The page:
European Research Infrastructure Consortium (ERIC)

Frequently Asked Questions


Are there existing provisions in this area?

Recent work carried out under the auspices of  the European Strategy Forum for Research Infrastructure (ESFRI) recognised that existing legal forms under national law (e.g. the French société civile, the German Gesellschaft mit beschränkter Haftung (GmbH), the UK limited liability company (Ltd) or the Dutch stichting (foundation)) do not fulfil the needs of these new pan-European research infrastructures. The analysis is similar for existing legal forms under international or Community law (e.g. international/intergovernmental organisations, European Economic Interest Grouping (EEIG) or European Grouping for Territorial Cooperation (EGTC)). ESFRI thus identified a need to develop a dedicated Community legal framework for setting-up European research infrastructures involving several Member States.
The new legal framework is therefore designed to facilitate the joint establishment and operation of research facilities of European interest among several Member States and countries associated to the Community R&D Framework Programme, and to help develop further the European policy for research infrastructures. This should complement the advances already achieved since 2004, in particular through ESFRI. A wide-ranging consultation has been carried out to prepare this initiative, including analysis conducted by experts and consultation of stakeholders.

Is this regulation only for new research infrastructures?

Member States interested in the conversion of a research infrastructure already existing as an entity under a national or another legal form into an ERIC could use the same procedure as for a new infrastructure. The assets and activities of the existing entity could then be transferred to the ERIC, following appropriate (e. g. national) procedures. However, owing to the variety of the legal forms currently used the regulation contains no specific provision on this transfer.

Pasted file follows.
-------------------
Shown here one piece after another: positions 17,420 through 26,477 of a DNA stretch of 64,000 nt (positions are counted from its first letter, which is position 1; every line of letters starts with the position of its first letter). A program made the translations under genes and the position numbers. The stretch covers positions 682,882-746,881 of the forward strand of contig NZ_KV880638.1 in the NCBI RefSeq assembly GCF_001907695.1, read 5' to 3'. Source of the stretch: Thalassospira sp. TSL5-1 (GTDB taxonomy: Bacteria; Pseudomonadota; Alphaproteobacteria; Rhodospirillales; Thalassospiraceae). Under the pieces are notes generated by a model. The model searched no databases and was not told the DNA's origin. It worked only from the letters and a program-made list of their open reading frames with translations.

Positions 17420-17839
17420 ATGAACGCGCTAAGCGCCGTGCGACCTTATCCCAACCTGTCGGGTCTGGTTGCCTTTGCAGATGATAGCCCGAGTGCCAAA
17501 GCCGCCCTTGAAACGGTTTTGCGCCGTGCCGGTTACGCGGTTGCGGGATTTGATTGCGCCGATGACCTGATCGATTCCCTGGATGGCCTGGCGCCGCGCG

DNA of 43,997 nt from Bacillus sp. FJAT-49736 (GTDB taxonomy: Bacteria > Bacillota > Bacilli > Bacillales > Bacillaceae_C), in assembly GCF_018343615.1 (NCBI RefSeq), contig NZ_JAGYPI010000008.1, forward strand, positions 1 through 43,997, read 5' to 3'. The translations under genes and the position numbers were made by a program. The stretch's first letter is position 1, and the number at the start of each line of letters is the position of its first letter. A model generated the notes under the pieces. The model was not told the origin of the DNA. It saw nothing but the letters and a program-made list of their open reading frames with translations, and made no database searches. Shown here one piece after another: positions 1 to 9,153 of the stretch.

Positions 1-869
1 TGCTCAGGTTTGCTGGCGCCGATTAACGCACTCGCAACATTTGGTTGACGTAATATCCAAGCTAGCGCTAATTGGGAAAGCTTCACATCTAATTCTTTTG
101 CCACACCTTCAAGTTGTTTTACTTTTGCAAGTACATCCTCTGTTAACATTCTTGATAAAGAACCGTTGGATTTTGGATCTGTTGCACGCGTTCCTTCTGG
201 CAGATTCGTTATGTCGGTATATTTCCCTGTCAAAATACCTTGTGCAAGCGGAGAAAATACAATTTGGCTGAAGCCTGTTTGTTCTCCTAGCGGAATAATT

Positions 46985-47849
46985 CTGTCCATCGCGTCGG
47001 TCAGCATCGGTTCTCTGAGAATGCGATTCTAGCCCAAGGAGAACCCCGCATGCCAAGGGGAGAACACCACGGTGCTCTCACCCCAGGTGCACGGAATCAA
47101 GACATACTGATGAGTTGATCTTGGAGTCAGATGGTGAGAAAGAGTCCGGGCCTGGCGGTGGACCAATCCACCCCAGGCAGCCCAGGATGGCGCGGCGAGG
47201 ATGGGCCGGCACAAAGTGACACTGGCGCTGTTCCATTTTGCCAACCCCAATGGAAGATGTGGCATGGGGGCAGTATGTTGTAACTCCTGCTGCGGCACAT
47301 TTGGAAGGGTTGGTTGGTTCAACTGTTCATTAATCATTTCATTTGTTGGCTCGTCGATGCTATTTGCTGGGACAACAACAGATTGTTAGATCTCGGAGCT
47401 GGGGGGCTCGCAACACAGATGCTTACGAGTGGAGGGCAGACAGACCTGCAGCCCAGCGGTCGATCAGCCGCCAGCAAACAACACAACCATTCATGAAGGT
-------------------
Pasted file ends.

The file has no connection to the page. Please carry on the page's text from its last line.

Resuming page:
Can research organisations be members of an ERIC?

Only Member States, third countries and intergovernmental organisations can be members of an ERIC. However, a state may decide to be represented by one or more public entities or private entities with a public-service mission, e.g. research organisations or research councils.

What will the typical timing be for deciding about an ERIC?

Following the application to the European Commission, the typical timing for the decision could be between 4 and 8 months. Applications have been possible since 28 August 2009, the date of entry into force of the ERIC Regulation. Considering the time necessary for agreeing on the statutes, first applications will possibly arrive by the end of 2009 - or early 2010. The first ERIC could therefore be established by autumn 2010.

What would be the status of the employees of an ERIC?

The ERIC Regulation is very flexible on that issue. Employment contracts can be subject to any applicable law; in most cases the law of the host state will be the easiest to use. Nevertheless, the law of the state where the employee will work in practice (possibly different from the host state) could also be considered.

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